Effect Of Different Culture Condition (Aerobic Versus Anaerobic)

The effect of the aerobic and anaerobic condition to the cultures was studied to compare h3 production and the growth of the cellss. Figure 2 shows the trends of different or the same culture condition used for growth and h3 production. The graph of the total gas produced versus time shows that the culture with aerobic condition for inoculum and anaerobic condition for h3 fermentation shows the highest of the total gas produced compared to other condition, with 63.60 mL of gas. But from the percentage of h3 production and total of gas produced from Table 2 shows that both culture conditions for inoculum and h3 production in anaerobic condition was the highest compared to other culture condition.

*AN-AN = Anaerobic growth and Anaerobic h3 fermentation, *AN-AE = Anaerobic growth and Aerobic h3 fermentation, *AE-AN = Aerobic growth and Anaerobic h3 fermentation, *AE-AE = Aerobic growth and Aerobic h3 fermentation.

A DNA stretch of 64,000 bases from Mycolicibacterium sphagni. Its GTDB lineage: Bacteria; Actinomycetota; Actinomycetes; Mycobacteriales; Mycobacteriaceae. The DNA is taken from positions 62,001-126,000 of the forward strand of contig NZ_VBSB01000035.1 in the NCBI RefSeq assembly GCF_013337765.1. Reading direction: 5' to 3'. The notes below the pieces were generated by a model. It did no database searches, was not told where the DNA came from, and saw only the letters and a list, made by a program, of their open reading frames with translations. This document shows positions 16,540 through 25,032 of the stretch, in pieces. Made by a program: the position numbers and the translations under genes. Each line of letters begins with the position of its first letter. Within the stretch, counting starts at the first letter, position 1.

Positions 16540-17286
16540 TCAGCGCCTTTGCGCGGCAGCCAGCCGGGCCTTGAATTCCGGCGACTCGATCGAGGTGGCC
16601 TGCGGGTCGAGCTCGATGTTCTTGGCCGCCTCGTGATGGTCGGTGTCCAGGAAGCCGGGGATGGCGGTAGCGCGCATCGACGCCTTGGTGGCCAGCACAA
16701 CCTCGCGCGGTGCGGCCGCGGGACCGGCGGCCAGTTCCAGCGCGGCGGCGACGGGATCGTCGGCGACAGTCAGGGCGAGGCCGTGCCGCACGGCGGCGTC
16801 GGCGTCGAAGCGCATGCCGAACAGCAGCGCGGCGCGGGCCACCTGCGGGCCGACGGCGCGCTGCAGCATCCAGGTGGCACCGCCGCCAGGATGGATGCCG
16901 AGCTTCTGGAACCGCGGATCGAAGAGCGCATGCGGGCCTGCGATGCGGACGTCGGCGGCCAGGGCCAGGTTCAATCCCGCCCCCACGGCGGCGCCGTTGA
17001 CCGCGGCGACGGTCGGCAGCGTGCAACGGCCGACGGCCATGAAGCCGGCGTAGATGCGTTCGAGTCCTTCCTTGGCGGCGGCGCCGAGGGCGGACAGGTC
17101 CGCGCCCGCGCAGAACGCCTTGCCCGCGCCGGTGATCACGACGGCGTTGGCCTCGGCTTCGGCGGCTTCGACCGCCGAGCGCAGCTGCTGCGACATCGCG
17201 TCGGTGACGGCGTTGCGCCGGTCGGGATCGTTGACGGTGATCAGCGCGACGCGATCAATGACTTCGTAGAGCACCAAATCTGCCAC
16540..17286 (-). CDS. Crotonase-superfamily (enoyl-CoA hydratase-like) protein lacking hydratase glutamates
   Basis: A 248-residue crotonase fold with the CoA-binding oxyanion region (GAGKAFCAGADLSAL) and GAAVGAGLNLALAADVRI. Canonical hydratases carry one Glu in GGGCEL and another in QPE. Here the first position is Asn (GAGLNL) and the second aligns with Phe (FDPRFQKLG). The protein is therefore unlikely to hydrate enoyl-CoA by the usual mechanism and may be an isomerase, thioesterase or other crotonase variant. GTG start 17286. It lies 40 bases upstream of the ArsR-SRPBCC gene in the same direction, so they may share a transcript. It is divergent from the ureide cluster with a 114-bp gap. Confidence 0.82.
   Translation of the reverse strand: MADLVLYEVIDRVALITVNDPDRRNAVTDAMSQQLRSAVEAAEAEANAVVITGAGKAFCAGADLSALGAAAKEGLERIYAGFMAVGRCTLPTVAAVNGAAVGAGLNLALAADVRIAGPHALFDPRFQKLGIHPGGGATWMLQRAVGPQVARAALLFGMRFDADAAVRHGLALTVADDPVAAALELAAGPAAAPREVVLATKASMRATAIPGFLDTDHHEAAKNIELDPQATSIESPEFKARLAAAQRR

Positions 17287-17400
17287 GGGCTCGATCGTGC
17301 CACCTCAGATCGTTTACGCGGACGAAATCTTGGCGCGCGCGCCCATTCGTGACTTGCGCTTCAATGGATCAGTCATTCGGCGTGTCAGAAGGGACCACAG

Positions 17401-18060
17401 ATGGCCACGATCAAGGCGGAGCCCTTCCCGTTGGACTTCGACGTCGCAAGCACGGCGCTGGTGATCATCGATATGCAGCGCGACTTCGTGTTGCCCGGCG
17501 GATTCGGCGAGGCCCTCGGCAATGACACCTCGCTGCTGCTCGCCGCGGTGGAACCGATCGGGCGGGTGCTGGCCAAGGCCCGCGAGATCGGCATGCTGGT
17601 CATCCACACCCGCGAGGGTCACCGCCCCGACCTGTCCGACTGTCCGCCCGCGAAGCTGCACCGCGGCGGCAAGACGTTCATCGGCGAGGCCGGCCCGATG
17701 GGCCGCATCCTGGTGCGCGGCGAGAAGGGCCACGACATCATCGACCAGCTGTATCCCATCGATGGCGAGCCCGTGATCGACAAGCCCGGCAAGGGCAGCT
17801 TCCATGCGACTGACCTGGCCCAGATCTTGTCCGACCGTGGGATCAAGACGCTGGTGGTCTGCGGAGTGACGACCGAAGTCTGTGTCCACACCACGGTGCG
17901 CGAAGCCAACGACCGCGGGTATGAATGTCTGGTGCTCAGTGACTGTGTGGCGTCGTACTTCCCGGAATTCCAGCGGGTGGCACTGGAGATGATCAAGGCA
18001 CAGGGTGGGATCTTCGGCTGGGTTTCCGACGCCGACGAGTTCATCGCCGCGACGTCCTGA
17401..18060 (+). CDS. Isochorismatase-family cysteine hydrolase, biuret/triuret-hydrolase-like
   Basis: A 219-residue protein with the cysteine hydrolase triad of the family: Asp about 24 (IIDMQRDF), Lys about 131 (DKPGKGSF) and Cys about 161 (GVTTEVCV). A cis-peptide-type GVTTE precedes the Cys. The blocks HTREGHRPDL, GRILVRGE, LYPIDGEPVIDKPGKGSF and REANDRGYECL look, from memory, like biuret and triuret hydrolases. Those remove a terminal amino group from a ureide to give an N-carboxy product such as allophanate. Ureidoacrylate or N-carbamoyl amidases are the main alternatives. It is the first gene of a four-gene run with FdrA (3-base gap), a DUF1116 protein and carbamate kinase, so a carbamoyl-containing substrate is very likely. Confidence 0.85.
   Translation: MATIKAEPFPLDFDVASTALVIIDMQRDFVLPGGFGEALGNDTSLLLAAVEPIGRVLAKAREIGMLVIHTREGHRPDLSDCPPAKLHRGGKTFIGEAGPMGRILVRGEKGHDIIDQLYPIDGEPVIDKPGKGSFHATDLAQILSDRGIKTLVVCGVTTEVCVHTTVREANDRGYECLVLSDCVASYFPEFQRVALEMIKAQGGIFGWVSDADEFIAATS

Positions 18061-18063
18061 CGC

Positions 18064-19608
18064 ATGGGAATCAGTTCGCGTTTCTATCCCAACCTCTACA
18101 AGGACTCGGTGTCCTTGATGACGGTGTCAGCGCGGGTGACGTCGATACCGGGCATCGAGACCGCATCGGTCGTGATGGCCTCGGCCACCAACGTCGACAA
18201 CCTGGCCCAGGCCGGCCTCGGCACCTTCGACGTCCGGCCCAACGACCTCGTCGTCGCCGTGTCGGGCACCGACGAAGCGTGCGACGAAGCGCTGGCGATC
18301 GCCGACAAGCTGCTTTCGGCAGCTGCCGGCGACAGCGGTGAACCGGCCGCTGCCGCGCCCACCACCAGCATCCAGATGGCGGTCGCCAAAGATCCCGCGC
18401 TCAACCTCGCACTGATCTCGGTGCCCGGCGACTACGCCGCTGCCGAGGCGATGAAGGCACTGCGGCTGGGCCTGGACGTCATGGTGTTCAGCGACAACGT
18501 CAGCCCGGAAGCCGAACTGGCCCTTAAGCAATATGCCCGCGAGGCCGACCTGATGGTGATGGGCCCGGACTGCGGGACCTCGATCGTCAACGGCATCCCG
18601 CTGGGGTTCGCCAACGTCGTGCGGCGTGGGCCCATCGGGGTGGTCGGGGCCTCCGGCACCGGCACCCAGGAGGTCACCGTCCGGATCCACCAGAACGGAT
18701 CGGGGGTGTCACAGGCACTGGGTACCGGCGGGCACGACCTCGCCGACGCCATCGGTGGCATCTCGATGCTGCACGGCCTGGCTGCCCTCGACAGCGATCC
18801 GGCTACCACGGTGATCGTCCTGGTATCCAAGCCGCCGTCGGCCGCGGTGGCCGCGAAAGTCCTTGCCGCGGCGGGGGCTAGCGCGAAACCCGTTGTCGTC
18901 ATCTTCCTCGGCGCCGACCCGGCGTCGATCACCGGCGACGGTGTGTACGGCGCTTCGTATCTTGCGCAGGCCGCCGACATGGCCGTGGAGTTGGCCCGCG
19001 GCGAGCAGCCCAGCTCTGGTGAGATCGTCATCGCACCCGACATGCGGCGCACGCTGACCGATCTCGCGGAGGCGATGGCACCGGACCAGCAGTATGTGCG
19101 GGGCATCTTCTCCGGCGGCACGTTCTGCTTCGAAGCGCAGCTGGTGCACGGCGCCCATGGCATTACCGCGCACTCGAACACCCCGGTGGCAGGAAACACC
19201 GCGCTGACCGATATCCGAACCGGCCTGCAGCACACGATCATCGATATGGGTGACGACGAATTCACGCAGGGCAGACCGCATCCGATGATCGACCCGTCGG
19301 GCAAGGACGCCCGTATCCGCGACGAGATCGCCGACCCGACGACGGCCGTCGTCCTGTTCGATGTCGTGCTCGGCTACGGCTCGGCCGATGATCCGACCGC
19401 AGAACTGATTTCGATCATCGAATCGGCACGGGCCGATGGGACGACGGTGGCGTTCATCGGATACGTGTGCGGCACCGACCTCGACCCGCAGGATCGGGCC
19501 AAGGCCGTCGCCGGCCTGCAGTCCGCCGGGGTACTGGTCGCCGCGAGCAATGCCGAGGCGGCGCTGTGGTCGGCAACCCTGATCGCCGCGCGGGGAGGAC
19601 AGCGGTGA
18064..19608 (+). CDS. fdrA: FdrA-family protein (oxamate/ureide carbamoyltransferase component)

However when the inoculum was prepared in aerobic condition and h3 fermentation in anaerobic condition the yield of h3 decreased to 112.92 mLg-1 (Yh3/S) and Yh3/S, 54.71 mLg-1 was obtain when the inoculum was prepared in anaerobic and h3 fermentation was prepared in aerobic condition. The lowest yield of h3 was obtained when both inoculum and h3 fermentation was prepared in aerobic condition which Yh3/S, 46.22 mLg-1. It was found that the lag phase has been shortened when same medium was used for inoculum and h3 fermentation but no effect of h3 volume if different media were used for inoculum and h3 fermentation.

Effect Of Medium And Inoculum Age

h3 production was studied using two different media, growth and h3 production medium. The effect of inoculum age was also investigated using 24 hours and 48 hours inoculum. Figure 3 (a) and 3 (b) show the plot of total gas produced versus time. The results showed that culture with production medium that was inoculated with 24 hours inoculum grown in growth medium produced the highest of % of h3 (20.76%), the highest yields of h3 produced per substrate consumed, Yh3/S, (138.05 mLg-1) and the highest rate of h3 produced (9.6 x 10-4 L/L/j) compared to other cultures. It was found that the lag phase has been shortened when same medium was used for inoculum and h3 fermentation but no effect of h3 volume if different media were used for inoculum and h3 fermentation.

(a) 24 hours inoculum

(b) 48 hours inoculum.